New York prison escape: Sgt. Jay Cook hailed as hero for shooting fugitive

New York State Police Sgt Jay Cook, shown here in a police Facebook post from last year, shot and injured Clinton Correctional Facility escapee David Sweat Sunday afternoon. Police say Cook spotted Sweat jogging alongside a road in Constable, New York.

Story highlights

  • Mother: "He just happened to be in the right place at the right time"
  • Police say Sgt. Jay Cook spotted, shot and helped capture escaped inmate David Sweat
  • Superintendent: "He did a very courageous and brave act of policing"

(CNN)Sgt. Jay Cook knows the densely forested terrain of upstate New York. He's spent most of his career patrolling in the region.

That's what the New York State Police sergeant was doing Sunday afternoon when he spotted prison escapee David Sweat jogging along the side of a road less than two miles from the Canadian border.
It wasn't long, police said, before Cook sprang into action, chasing Sweat on foot and opening fire just as he seemed about to slip away into the woods.
"He realized that Sweat was going to make it to a tree line and could have possibly disappeared," New York State Police Superintendent Joseph A. D'Amico told reporters, praising the police sergeant for his quick thinking that led to Sweat's capture.
"He did an excellent job," D'Amico said. "I think he did a very courageous and brave act of policing."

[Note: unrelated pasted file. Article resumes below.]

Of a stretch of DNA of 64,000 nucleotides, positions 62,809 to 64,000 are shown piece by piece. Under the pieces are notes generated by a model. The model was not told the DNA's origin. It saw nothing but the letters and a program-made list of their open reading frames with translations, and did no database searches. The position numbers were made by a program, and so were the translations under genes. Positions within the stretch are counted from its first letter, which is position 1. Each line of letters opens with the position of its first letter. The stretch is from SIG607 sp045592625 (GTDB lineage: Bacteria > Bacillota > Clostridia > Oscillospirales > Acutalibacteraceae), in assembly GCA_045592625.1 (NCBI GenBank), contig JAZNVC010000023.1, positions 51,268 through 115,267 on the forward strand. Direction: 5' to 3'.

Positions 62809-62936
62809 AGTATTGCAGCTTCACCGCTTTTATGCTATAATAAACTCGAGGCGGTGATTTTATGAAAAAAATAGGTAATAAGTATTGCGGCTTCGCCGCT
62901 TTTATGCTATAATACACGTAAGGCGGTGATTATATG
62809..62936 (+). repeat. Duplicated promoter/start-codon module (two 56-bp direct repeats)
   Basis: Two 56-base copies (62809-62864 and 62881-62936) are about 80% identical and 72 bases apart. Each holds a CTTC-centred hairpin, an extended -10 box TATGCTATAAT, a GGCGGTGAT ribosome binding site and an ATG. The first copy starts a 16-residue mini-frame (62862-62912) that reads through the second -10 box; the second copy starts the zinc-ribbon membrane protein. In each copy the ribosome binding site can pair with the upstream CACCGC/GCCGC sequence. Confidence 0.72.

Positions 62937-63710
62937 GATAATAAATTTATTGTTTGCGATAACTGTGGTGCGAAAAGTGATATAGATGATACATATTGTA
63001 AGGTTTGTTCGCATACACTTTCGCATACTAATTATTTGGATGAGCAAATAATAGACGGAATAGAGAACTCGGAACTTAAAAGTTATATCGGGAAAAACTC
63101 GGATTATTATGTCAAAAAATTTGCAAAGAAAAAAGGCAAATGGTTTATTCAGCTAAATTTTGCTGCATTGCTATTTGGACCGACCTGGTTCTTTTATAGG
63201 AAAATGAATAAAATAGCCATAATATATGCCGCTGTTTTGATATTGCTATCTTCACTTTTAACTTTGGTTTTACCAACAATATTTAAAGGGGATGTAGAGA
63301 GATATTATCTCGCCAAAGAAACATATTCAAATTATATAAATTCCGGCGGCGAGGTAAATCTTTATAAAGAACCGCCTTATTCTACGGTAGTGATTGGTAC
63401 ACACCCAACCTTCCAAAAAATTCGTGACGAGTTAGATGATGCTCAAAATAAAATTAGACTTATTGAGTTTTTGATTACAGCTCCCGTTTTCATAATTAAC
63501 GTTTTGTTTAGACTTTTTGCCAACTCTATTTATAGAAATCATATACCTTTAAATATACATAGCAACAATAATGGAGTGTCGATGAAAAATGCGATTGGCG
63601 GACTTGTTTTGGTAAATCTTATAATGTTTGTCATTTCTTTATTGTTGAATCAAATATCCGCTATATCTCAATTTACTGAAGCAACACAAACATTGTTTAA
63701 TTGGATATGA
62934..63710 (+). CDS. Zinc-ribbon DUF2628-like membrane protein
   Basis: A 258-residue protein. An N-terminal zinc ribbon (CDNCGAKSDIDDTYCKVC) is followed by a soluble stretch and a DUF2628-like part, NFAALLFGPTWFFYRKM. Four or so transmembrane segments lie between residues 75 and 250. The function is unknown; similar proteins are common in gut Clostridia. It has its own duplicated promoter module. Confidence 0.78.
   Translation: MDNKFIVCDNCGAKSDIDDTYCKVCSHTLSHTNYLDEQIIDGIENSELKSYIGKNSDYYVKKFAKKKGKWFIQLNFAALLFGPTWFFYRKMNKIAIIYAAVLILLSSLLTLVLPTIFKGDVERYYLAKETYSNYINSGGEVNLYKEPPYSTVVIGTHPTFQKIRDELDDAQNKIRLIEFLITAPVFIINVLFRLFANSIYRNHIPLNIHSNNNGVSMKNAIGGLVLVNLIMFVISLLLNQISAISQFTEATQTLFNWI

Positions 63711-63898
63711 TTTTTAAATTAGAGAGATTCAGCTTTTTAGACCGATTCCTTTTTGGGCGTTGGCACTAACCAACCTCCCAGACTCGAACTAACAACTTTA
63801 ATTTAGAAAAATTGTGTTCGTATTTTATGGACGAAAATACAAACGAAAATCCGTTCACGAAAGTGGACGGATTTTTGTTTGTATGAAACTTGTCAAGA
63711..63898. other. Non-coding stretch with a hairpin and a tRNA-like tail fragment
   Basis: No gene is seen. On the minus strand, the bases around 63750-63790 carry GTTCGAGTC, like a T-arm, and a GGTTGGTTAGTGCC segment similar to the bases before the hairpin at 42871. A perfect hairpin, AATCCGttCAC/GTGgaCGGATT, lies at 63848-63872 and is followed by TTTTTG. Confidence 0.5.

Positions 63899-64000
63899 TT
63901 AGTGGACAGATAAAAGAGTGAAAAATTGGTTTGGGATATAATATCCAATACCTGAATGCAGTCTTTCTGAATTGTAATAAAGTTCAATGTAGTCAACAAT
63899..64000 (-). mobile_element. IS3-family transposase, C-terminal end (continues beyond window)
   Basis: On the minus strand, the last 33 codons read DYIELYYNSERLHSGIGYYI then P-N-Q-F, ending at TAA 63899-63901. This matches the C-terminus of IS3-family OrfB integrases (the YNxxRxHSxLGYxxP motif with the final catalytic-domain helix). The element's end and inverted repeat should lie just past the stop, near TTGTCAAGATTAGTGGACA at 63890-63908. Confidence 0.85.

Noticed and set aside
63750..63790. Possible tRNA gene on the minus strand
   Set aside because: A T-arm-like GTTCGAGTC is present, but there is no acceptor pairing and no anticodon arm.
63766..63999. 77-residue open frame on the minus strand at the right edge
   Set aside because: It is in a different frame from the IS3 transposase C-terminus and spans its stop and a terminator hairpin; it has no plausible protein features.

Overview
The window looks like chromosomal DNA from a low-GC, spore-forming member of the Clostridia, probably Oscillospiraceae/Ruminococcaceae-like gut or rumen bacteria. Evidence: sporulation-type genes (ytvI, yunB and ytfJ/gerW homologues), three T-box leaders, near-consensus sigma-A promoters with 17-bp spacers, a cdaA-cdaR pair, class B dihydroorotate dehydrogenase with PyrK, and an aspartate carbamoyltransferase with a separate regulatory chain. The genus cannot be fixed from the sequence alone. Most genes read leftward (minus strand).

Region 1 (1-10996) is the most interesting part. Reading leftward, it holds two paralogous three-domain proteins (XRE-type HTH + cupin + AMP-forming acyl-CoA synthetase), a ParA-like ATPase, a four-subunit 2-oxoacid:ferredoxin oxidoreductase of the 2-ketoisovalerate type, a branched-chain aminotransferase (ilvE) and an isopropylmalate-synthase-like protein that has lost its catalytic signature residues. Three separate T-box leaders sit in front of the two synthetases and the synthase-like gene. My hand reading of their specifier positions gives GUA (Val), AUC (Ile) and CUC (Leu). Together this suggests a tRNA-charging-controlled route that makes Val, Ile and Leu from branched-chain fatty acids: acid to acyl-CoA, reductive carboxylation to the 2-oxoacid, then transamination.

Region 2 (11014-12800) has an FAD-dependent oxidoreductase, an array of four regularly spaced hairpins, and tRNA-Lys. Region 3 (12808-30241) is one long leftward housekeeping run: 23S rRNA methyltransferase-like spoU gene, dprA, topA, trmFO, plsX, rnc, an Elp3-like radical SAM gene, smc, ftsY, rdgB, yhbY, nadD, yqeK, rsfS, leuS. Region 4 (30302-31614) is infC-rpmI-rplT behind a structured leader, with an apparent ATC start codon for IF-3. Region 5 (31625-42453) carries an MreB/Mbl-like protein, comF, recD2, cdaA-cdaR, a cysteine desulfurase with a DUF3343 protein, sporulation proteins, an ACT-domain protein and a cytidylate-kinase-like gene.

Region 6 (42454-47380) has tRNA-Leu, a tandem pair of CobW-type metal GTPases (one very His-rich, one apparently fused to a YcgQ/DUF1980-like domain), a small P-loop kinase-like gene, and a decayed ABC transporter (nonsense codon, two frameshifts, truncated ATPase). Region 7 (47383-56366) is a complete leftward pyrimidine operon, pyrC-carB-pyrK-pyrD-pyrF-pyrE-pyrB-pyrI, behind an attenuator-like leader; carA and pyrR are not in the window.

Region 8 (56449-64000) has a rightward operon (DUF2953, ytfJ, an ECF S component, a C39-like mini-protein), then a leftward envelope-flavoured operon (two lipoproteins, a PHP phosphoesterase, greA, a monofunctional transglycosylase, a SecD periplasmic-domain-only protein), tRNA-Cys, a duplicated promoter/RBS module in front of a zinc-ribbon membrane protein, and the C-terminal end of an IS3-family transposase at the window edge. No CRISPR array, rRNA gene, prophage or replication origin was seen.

Cook, a 21-year veteran of the force who spent most of his career based in Malone, New York, was alone when he spotted Sweat, D'Amico said.
Gov. Andrew Cuomo said called the sergeant to congratulate him on his "great police work" Sunday. Speaking to reporters Sunday evening, the governor described the conversation.
"I said to Sgt. Cook, who has two daughters, 16 and 17, I said, 'Well, you go home tonight and tell your daughters that you're a hero,' " Cuomo said. "With teenage girls, that'll probably last a good 24 hours, and then you'll just go back to being a regular dad."
For Cook's family, Sunday was a "very emotional day," his mother said, telling the Press-Republican newspaper in Plattsburgh that she was proud her son's knowledge of the area had paid off and relieved that no one else got hurt.
"He's not used to being shoved into the spotlight like this. ... He just happened to be in the right place at the right time," Judy Cook told the newspaper. "He's very sharp. ... It's just so surreal that this happened, but we are extremely proud of him."